G: Washington


1Letter not found.

2GW’s letter to William Crawford has not been found. Crawford was at Mount Vernon from 23 to 26 Feb. (Diaries description begins Donald Jackson and Dorothy Twohig, eds. The Diaries of George Washington. 6 vols. Charlottesville, Va., 1976–79. description ends , 3:234, 236).

3See GW to Peter Hog, 21 March. The other letters were probably to John Madison, clerk of the Augusta County court, and Gabriel Jones (1724–1806), the leading lawyer in Augusta County.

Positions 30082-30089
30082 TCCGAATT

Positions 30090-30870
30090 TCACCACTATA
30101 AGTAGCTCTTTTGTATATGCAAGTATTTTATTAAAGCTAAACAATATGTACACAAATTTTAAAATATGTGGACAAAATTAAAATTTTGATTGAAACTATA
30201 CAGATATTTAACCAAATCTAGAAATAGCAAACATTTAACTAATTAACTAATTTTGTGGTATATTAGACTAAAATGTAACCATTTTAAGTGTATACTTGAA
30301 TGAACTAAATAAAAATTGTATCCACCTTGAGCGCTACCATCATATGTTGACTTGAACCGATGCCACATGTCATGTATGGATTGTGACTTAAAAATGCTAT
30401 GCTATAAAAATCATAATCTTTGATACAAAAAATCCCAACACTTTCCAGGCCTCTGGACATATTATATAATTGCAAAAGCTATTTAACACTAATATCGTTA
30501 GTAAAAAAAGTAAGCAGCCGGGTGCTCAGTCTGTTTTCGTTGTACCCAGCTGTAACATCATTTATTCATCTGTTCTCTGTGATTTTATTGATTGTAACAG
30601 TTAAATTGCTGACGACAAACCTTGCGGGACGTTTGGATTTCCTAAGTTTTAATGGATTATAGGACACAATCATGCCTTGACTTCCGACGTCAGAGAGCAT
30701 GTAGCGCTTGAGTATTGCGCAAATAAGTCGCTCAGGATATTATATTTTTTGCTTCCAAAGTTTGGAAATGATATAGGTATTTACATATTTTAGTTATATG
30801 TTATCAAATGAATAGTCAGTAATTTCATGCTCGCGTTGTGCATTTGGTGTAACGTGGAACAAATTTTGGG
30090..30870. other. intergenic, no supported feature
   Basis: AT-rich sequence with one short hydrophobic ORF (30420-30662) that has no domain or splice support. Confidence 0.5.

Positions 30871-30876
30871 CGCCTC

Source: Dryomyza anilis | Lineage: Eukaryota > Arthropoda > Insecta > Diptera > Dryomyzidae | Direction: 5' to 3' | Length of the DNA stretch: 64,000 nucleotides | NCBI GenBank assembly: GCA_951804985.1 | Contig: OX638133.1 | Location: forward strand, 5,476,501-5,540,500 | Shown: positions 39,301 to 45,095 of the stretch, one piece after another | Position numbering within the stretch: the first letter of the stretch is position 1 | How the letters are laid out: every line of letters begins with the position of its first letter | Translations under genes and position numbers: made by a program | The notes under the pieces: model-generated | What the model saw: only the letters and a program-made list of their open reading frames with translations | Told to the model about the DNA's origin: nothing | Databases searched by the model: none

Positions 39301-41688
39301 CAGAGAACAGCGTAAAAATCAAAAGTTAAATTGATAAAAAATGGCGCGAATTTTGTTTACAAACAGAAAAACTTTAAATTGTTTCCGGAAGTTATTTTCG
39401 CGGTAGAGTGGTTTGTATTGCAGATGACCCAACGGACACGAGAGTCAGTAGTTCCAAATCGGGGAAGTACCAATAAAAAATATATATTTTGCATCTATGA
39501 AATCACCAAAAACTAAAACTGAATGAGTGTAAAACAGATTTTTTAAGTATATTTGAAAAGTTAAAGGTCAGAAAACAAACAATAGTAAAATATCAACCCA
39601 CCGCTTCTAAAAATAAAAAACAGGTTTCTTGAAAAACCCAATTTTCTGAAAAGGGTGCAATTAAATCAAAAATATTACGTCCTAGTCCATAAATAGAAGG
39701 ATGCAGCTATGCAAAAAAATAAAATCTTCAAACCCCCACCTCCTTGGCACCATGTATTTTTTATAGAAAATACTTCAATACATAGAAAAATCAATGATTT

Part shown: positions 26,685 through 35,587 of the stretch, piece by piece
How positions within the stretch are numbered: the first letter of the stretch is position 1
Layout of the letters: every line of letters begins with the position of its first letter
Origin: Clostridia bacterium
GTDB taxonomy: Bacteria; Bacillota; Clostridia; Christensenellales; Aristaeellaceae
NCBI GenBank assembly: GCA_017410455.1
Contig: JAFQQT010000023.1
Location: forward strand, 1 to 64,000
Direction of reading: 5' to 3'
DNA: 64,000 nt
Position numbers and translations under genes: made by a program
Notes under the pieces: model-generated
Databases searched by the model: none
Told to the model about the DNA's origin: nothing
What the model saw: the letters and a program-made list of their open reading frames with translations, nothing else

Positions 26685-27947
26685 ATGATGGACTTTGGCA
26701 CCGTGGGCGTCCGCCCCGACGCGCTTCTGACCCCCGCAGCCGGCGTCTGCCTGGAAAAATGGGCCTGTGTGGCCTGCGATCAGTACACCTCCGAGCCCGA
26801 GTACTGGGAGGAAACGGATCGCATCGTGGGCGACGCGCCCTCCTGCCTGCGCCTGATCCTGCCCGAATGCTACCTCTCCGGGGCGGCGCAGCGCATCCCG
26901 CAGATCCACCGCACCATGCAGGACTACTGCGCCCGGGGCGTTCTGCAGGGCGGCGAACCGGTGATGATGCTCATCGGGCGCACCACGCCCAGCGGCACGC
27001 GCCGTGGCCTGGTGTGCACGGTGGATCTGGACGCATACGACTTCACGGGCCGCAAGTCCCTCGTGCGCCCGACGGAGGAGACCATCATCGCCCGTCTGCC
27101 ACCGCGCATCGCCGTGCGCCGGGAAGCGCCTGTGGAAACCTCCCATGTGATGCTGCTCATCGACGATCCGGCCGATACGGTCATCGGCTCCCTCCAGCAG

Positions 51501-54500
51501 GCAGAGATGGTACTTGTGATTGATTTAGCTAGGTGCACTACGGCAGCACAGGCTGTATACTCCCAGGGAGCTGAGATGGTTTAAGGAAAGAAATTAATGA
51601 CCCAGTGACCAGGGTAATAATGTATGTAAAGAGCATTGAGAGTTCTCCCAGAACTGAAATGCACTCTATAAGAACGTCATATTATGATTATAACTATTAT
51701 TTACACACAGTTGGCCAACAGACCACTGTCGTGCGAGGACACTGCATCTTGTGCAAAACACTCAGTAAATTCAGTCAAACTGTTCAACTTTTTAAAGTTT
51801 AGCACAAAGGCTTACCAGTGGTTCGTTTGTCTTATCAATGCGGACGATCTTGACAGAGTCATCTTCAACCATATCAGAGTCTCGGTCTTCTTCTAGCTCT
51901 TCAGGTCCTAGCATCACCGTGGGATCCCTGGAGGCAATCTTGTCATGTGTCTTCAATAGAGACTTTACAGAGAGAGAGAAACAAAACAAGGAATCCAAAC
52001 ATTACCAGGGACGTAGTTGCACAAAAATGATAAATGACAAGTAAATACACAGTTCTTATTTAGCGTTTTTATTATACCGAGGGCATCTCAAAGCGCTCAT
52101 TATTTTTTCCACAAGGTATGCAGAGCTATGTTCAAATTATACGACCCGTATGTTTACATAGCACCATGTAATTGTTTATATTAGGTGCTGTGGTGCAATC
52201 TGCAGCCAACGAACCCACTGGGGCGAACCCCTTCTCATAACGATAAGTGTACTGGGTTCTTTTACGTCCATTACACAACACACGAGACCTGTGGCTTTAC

4On 17 Feb. GW sent Thomas Lewis the surveys that William Crawford had made of the Round Bottom tract on the Ohio and of the Millers Run tract, along with a warrant for the survey of 5,000 acres, asking Lewis to validate Crawford’s warrant and send him certificates so that he could patent the land. Crawford was required to resurvey the tract before certificates could be issued to GW (see Crawford to GW, 8 May, n.1). For GW’s efforts to have Crawford sworn in as an assistant surveyor, see GW to Peter Hog, 21 Mar., and Valentine Crawford to GW, 27 April 1774. For a summary of the protracted dispute between GW and Michael Cresap, and later Cresap’s heirs, over the title to the Round Bottom tract, see William Crawford to GW, 2 Aug. 1771, n.6. See also GW to Michael Cresap, 26 Sept. 1773, and William Crawford to GW, 20 Sept., 14 Nov. 1774. For a summary of GW’s even more bitter conflict with settlers on his Millers Run land, see Thomas Smith to GW, 9 Feb. 1785, editorial note.